CANADA - A government plan to revise the management of the C$36bn Ontario Municipal Employees Retirement System (OMERS) has been criticised for making the plan unaccountable to members.
The Canadian Union of Public Employees (CUPE) Ontario has demanded that Dalton McGuinty's Liberal government make drastic amendments to the OMERS Bill 206.
Brian O'Keefe, secretary-treasurer of CUPE said: “There will be 40 directors on two boards, with neither board, nor an individual director, held accountable to anyone. CUPE cannot allow this to happen.”
OMERS is currently sponsored by the government of Ontario which, while it makes no direct contributions to the plan, appoints employer and employee members to the board to oversee administration and investments.
Bill 206 would transfer the government’s role to the “Sponsors Corporation” of employer and employee representatives, along similar lines to the structure of other major public sector plans such as the Ontario Teachers’ Pension Plan.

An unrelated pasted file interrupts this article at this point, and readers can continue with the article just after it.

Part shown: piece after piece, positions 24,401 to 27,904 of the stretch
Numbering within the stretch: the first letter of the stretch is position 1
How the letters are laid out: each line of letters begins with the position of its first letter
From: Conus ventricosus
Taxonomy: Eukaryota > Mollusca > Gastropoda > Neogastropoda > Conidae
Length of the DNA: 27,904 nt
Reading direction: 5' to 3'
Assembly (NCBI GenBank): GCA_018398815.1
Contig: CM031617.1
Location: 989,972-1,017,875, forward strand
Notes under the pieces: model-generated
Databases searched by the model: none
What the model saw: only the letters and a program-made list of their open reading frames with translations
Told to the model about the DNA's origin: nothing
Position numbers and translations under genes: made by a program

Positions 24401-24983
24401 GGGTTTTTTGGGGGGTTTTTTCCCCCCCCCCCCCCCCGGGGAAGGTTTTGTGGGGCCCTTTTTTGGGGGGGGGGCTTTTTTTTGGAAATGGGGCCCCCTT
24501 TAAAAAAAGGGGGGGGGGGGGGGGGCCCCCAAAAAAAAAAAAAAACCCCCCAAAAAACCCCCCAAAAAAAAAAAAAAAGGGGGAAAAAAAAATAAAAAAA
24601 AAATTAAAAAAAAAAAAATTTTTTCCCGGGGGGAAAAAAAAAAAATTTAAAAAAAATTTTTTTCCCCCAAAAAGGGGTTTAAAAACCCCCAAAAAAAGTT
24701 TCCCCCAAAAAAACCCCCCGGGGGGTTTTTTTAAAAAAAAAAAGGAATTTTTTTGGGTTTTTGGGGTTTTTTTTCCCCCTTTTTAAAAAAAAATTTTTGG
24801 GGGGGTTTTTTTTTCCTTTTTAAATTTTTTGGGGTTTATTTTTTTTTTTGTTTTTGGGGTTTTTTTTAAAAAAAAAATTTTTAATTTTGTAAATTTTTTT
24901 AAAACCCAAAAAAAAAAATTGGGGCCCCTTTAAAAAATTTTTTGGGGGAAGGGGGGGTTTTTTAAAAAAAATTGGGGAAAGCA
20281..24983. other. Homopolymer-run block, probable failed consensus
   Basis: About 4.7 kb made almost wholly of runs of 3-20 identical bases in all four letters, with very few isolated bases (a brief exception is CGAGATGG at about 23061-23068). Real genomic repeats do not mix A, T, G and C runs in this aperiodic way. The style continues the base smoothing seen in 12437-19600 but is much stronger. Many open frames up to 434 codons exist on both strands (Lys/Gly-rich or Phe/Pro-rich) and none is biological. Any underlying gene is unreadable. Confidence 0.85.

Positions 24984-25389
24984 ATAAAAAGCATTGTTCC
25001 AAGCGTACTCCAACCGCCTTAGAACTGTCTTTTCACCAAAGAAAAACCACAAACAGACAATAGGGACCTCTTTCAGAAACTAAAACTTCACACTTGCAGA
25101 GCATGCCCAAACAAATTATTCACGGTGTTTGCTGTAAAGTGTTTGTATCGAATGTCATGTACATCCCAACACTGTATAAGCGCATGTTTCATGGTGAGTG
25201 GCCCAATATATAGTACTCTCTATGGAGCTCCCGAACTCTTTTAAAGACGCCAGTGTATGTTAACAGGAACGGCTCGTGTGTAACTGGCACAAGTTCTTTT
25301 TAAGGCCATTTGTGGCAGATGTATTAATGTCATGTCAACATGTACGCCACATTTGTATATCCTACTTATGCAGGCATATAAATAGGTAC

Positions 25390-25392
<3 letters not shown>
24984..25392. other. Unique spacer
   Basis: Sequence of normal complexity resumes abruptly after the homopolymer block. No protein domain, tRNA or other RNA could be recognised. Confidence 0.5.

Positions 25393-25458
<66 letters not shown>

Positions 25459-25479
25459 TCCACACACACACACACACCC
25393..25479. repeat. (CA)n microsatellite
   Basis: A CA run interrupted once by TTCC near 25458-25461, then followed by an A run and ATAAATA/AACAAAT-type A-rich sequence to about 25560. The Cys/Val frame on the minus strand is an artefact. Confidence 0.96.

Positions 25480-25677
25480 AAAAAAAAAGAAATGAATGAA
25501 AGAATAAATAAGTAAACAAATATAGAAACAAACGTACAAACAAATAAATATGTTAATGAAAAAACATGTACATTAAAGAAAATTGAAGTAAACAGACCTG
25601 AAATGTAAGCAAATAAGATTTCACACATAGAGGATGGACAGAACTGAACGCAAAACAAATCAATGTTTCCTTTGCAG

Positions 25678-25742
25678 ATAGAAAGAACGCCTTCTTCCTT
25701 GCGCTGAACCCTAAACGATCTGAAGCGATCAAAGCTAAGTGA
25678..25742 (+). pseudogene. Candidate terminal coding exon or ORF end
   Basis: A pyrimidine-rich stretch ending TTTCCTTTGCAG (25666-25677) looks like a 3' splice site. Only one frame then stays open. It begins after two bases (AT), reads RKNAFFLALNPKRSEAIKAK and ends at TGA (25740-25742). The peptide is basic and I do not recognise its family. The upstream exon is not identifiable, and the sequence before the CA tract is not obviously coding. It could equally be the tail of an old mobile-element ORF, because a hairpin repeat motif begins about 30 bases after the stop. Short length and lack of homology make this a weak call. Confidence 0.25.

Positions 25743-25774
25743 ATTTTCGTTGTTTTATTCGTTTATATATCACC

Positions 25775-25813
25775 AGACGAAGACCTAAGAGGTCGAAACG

But CUPE have said the decision-making capacity of OMERS has been limited by the recent inclusion of a two-thirds voting majority requirement for the Sponsors' Corporation board, which it said made it “virtually impossible” to take decisions about members' benefits and contributions.
OMERS has said that as plan administrator it cannot enter into public disputes on these matters.“While Bill 206 is an important piece of legislation that will have an impact on the OMERS governance model, OMERS day-to-day focus will not change and OMERS pensions remain secure,” it said.
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